Tysons, VA

Traffic is not inevitable, and new development does not have to bring new cars.

Arlington County saw an astounding decline of 20 percent in average weekday traffic in just 15 years from 2000 to 2015. That same period saw a growth of nearly 20 percent in population. Certainly, many of Arlington’s new residents drove cars — but not all, and some of its long-time residents must have found new ways to get around.

There are several ways to fight congestion. Most people’s first thought is simply to widen the road. More road, more space for cars, less traffic — right?  The problem is that it won’t work for long.

For economists, mobility can be a commodity like any other. And when the government gives something away for free — in this case, it’s giving away the use of asphalt — of course people will clog the system. When something is available for free people will wait in line, paying with time instead of money. So, if highway engineers widen the roadway, it’s only a matter of years until more cars come along and the traffic is as bad as it ever was.

Another idea might be to slow down new development — but it would be difficult to persuade Fairfax County to forgo all the additional tax revenue.

Third, the county could turn to public transit. The Metro arrived in Tysons in 2014 and, while ridership is increasing, it still lingers below expectations. It was certainly a step in the right direction, but Metrorail was a major investment, and it will take decades of development and improvements to local bus service and sidewalks before it sees full results.

Wider roads, slowing development, and railways are 20th-century solutions. The 21st century brings a more subtle, smarter approach — an approach that professionals call “transportation demand management.”

Transportation demand management is not a single technique, but a set of approaches that nudge people out of their cars and towards buses, bikes, walking and working remotely. It’s practiced cooperatively by Fairfax County, the Tysons Partnership and private developers. It often relies heavily on data-driven, highly connected approaches rather than on large infrastructure investments.

One example of a transportation demand management program is the “Guaranteed Ride Home” offered by Fairfax County. This program offers commuters a free trip home up to four times every year. It’s intended for those who would consider a new kind of commute, but who the fear of unplanned overtime or family emergency keeps tethered to their cars.

What Developers Are Doing

For a clearer understanding of what individual developers are doing to cut congestion, Tysons Reporter spoke with Caroline Flax of The Meridian Group, the master developer of The Boro.

Flax described the “pedestrian experience” at The Boro, and the options that will be available to people on foot. By locating residences close to offices, retail, restaurants and Metro stations, Meridian hopes to “create a bite-sized pedestrian experience.”

“We will have a pedestrian-only promenade that connects to Boro Park, and for the other streets we have created wide sidewalks with activated outdoor seating that will create a really inviting pedestrian experience,” she said.

According to the EPA, concerned with carbon emissions from cars, “Research consistently shows that neighborhoods that mix land uses, make walking safe and convenient, and are near other development allow residents and workers to drive significantly less.”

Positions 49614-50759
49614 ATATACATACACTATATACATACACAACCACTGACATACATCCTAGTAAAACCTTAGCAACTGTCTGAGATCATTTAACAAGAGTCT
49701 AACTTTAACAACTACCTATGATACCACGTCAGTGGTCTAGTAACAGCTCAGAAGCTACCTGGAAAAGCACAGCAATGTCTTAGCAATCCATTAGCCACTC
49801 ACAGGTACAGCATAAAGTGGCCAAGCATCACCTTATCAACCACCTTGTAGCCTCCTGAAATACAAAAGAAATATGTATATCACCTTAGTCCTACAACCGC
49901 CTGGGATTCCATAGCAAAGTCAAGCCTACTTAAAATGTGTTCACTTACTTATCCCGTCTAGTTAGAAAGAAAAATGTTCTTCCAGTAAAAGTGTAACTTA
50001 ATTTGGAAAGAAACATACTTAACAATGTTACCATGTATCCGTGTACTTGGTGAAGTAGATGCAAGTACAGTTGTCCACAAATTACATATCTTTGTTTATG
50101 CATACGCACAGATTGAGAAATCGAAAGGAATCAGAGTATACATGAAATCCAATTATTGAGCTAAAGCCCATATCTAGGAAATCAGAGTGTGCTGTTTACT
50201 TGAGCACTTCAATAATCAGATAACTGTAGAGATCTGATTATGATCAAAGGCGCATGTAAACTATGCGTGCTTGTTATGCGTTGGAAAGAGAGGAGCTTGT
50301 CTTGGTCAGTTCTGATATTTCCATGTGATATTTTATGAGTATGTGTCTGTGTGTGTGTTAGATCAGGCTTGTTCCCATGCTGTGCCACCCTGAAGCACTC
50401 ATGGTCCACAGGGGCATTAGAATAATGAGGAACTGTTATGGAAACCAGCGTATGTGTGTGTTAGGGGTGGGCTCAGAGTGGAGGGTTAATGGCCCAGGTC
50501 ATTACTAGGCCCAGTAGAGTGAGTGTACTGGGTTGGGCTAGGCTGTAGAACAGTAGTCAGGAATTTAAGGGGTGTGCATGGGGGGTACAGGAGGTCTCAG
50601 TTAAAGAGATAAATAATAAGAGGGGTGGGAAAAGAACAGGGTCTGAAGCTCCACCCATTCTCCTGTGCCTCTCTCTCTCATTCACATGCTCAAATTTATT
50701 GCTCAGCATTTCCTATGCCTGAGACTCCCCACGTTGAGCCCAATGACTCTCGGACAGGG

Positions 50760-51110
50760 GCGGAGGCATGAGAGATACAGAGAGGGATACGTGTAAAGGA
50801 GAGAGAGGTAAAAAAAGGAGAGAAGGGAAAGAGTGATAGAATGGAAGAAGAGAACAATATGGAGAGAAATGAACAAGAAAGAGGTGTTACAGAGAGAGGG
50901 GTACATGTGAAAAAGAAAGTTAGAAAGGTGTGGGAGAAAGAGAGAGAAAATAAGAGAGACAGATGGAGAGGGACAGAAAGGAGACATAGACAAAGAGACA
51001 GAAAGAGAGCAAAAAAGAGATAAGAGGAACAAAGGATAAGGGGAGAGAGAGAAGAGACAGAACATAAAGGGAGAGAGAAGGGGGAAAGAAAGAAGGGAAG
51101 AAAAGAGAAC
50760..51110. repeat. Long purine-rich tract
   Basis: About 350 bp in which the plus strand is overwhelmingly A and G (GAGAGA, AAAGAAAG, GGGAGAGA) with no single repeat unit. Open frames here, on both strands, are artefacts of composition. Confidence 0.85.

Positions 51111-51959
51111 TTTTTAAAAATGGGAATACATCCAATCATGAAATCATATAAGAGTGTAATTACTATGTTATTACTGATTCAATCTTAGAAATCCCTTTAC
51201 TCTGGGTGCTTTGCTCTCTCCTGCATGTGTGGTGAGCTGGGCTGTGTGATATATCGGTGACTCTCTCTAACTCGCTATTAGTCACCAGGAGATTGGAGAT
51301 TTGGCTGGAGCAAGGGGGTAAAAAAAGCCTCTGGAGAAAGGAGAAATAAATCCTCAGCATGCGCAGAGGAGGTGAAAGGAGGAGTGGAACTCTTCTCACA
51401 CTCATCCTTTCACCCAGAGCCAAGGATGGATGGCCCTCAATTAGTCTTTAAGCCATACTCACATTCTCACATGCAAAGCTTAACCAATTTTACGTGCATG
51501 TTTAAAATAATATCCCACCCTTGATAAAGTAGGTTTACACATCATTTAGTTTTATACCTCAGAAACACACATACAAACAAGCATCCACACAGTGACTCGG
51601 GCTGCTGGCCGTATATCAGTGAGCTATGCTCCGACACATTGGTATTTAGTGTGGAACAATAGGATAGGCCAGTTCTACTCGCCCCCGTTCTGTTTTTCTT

“[Transportation demand management] is about promoting the other transit options available to residents, visitors, and tenants — aside from driving,” she said. Those options include bicycles, buses, and trains.

Caroline emphasized “making [The Boro] accessible in general” — including shared office/commercial parking to efficiently accommodate drivers, wide sidewalks for pedestrians, designated bike parking, Capital Bikeshare, and creating options for easy pick up and drop off by ride-hailing companies like Uber and Lyft. Flax said that she hopes visitors and tenants at The Boro embrace all modes of travel.

Meridian will strengthen its five-minute walking connection to the Metro by supplying new residents with complementary SmarTrip cards, helping them see how easily they can “hop on the Metro and get downtown, or elsewhere in Tysons, really quickly.”

Flax also emphasized the new streets that will help make traffic smoother by creating more options and connections from the main thoroughfares in Tysons: Route 7, Westpark Drive and Greensboro Drive.

Silver Hill Road, connecting from Greensboro Drive to Route 7, is expected to alleviate traffic on Westpark Drive. Another connection, called Broad Street, currently links drivers and pedestrians from Solutions Drive to another new street that connects to Route 7. Once the second phase of the project begins, Broad Street will connect Westpark Drive to Spring Hill Road.

Smaller blocks make a neighborhood more walkable.

Transportation demand management is a field still in its infancy, as planners and developers find new ways to work toward a more balanced transportation network. People across the country are searching for new tools, and Tysons, frequently dubbed “America’s Next Great City,” will have to work hard to be on the cutting edge.

With the Boro opening soon, Flax concluded by saying, “We’re really excited for everything to come alive… and to show everyone the pedestrian experience we will bring.”

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